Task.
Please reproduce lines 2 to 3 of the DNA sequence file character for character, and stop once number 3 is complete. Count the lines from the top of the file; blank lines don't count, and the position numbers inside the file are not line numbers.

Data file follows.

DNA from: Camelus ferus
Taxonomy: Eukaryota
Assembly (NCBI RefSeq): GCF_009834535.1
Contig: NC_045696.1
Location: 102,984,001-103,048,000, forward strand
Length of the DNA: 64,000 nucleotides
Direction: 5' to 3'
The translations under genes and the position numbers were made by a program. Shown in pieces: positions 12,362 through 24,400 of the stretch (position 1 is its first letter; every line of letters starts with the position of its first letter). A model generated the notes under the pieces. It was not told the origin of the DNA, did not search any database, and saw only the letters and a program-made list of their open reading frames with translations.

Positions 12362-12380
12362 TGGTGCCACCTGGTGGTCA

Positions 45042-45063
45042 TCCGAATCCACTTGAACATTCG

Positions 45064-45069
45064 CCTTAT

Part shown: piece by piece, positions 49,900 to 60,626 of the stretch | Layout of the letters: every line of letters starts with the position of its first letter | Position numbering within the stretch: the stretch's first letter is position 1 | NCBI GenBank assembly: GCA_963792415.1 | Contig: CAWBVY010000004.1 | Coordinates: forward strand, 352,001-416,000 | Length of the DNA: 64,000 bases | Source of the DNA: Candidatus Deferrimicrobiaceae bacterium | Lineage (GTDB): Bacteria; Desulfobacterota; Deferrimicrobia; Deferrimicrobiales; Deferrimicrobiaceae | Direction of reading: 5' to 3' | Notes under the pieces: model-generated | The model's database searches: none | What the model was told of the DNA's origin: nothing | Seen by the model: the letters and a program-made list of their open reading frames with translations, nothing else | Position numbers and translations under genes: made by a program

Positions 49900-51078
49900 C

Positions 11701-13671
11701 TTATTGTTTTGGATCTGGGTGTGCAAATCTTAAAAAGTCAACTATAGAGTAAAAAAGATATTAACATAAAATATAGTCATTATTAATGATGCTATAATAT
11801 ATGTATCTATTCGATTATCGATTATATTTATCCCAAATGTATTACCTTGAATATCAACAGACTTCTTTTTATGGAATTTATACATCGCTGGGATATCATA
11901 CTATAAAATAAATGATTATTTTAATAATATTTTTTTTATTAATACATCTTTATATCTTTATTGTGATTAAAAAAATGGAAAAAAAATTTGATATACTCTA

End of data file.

Taxonomy: Eukaryota
Assembly (NCBI RefSeq): GCF_009834535.1